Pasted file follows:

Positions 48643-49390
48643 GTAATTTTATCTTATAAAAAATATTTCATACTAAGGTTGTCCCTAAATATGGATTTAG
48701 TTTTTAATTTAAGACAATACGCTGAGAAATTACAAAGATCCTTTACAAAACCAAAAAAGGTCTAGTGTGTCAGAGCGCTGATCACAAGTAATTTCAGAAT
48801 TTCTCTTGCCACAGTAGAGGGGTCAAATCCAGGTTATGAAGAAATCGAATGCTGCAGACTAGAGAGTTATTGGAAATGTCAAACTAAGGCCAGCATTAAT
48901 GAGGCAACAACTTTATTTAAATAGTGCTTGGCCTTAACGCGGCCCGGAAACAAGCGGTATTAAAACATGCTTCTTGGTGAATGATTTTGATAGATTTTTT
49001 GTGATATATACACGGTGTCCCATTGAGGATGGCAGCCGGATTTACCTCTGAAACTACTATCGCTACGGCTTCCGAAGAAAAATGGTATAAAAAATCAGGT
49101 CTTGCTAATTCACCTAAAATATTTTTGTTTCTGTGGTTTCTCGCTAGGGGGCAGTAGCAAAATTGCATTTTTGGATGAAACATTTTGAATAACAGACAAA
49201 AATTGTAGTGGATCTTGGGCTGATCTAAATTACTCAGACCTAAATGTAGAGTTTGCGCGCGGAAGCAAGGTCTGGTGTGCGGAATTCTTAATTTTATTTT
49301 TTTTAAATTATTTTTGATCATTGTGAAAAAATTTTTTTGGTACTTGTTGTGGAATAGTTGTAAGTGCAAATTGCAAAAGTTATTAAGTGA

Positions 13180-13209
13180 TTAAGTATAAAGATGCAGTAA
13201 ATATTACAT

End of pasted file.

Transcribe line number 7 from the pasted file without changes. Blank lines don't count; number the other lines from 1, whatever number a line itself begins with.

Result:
49101 CTTGCTAATTCACCTAAAATATTTTTGTTTCTGTGGTTTCTCGCTAGGGGGCAGTAGCAAAATTGCATTTTTGGATGAAACATTTTGAATAACAGACAAA